Understanding Your Credit Card Rewards Program

NEW YORK (MainStreet) — If you're like a lot of people, you have trouble understanding your credit card rewards program. Not understanding how a credit card rewards system works can defeat the purpose of having one: after all, why let all those points add up if you're not going to use them? We spoke to some credit card experts about how to understand your credit card rewards program so that you don't leave points lying on the table.

Is Your Plan Valuable?

Randy Hopper, vice president of credit cards at Navy Federal Credit Union, says that about two-thirds of people let their travel points expire. "You need to make sure that your card isn't just valuable from a rewards perspective," he explains, "but also that it's valuable across the board."

First and foremost, the card's value should be easy to understand. "You should be able to understand your plan without a degree," he says. "How flexible the plan is is key. It might look valuable, but could be very limited in terms of when or how you can redeem points."

Matthew Goldman, founder and CEO of Wallaby Financial, a company with an app to help you get the most out of your credit cards, reminds people that the terms and conditions for a rewards program won't be with the cardholder agreement, but somewhere else.

Different Kinds of Points

Points are accrued in different ways. "There are basically two kinds of points," says Goldman, "the kind where you earn one point and that's it and another where there are bonus points." There are also points systems with changing terms. Goldman recommends that people sign up for notifications from their credit card company.

"If a company changes its rewards program on a quarterly basis, there's usually a whole new set of fine print involved," he explains. What's more, you might even have to opt into each bonus points program on a rolling basis.

Caps and Limitations

"You need to look for words like 'select' and 'limited,'" explains Goldman. For example, a credit card might offer bonus points at "select" grocery stores that don't include the ones you shop at the most. A common example is fast food restaurants are often excluded from bonus programs for restaurants.

Hopper also points out that people need to be aware of tiered bonus points structures on their credit cards. "You might get 5% cash back on gas, but it's only on the first $100 a month," Hopper says. "After that, the percentage drops." Hopper recommends that people review their monthly budget and look at whether or not their spending is aligned with the rewards program in question. If not, consumers should look elsewhere for cards more in line with their budget.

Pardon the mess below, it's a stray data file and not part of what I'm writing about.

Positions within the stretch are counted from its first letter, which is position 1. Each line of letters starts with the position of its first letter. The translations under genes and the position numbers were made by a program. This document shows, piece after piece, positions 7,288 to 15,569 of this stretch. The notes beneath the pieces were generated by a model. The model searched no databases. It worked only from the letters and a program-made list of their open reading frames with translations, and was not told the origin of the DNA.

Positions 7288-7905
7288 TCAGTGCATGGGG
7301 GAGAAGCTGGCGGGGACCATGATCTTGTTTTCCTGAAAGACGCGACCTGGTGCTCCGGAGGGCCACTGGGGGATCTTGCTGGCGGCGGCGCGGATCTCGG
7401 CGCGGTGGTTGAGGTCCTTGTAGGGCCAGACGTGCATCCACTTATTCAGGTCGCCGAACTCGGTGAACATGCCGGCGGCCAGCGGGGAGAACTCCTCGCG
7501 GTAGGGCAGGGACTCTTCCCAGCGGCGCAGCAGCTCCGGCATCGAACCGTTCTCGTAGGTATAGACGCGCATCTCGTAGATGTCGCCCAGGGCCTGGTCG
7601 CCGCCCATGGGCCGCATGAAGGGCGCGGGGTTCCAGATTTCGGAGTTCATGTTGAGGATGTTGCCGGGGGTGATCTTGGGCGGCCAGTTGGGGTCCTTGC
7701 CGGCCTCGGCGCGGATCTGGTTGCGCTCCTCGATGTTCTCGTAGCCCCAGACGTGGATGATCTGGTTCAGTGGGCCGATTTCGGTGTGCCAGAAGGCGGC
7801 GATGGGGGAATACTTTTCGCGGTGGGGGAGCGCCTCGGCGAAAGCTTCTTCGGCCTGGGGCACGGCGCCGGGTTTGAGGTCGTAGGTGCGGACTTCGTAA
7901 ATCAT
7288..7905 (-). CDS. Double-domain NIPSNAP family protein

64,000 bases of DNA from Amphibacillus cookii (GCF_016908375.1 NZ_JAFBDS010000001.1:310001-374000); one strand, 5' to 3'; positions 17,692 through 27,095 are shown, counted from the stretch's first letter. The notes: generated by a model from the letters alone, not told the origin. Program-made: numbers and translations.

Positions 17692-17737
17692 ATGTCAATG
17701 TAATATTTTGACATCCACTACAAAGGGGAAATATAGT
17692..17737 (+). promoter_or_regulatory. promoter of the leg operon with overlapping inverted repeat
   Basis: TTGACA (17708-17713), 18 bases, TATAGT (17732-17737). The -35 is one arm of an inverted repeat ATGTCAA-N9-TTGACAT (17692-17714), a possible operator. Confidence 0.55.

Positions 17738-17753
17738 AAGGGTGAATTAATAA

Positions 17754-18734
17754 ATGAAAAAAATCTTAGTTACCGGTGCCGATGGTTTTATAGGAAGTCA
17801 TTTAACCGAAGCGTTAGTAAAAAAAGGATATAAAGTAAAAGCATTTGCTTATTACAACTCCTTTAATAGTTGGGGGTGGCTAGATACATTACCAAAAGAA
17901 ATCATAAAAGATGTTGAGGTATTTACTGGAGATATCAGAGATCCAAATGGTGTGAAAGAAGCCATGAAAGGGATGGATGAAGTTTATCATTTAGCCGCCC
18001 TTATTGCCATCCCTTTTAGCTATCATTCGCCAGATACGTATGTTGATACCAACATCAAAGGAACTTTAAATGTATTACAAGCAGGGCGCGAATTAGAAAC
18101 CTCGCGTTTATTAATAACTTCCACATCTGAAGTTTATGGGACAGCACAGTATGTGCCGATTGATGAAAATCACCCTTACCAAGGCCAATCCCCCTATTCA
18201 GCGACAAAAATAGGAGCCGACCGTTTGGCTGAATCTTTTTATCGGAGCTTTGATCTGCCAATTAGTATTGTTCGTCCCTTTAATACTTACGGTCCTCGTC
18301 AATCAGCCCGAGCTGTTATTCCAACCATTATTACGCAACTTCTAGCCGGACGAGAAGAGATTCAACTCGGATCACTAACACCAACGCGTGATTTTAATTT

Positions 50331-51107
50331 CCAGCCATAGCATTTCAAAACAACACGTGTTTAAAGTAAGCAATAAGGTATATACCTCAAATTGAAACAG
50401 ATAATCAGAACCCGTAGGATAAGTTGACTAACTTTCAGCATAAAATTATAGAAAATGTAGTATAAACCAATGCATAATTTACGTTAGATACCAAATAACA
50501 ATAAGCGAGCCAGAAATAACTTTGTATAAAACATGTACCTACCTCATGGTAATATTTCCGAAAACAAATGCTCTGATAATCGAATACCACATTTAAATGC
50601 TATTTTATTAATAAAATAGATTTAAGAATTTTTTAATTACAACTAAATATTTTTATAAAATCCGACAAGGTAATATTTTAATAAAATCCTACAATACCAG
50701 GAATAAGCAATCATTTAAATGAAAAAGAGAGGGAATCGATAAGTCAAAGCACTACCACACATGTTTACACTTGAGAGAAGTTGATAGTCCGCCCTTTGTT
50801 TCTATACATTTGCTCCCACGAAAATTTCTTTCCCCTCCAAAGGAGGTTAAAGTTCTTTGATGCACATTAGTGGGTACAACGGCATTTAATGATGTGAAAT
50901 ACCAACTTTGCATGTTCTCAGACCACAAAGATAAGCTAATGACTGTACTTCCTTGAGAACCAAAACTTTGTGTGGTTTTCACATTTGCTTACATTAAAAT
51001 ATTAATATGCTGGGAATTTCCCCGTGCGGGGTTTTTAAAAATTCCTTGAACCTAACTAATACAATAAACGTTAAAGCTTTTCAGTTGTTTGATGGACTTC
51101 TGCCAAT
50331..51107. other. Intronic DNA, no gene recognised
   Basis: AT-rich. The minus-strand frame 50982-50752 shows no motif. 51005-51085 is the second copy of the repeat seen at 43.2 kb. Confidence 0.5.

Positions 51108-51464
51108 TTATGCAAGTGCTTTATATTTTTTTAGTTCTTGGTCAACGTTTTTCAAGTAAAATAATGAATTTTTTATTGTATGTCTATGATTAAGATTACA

Minimum Redemption Clauses

Some cards only allow you to redeem your points once you have a certain amount. For example, Goldman points out that Discover only allows you to redeem cash back in $20 increments. "You have to ask yourself how easy it is to get that money out," he says.

Red Flags

Hopper outlined a few red flags for us. While these aren't necessarily dealbreakers, they are examples of places where you should look a little closer at the program and see if it's right for you and your family. These include:

  • Earning Caps: Any time you see an earning cap, you need to look at your budget and see if it's going to limit the points that you'll actually be accruing.
  • Blackout Dates: If the blackout dates for a travel card are when you're usually traveling, it's not the right card for you.
  • Airline Limitations: Branded airline cards generally limit you to use your points on that airline, rather than whoever has the best deal.
  • Points Expiration: "You don't want to leave points lying on the table," Hopper says.
  • Statement Credit Vs. Cash Back: Cash back means just that: cash. Statement credits can only be spent on paying your credit card bill. "If you're only getting statement credit, that's not really cash back," says Hopper.

Bottom line? "You want your card to be doing the work for you, rather than the other way around," Hopper said.

Getting the Most Out of Your Rewards

"We encourage people to redeem frequently," says Goldman. "You might be able to get a super benefit for having 100,000 points," he says, "but these tend to not be the best deals." What's more, the value of points can change over time, meaning that 10,000 points can go from being worth $100 to being worth $50 overnight.

Finally, Goldman says that people should have fewer cards rather than more cards. "It's better to concentrate all of your points into one place," he says.

--Written by Nicholas Pell for MainStreet

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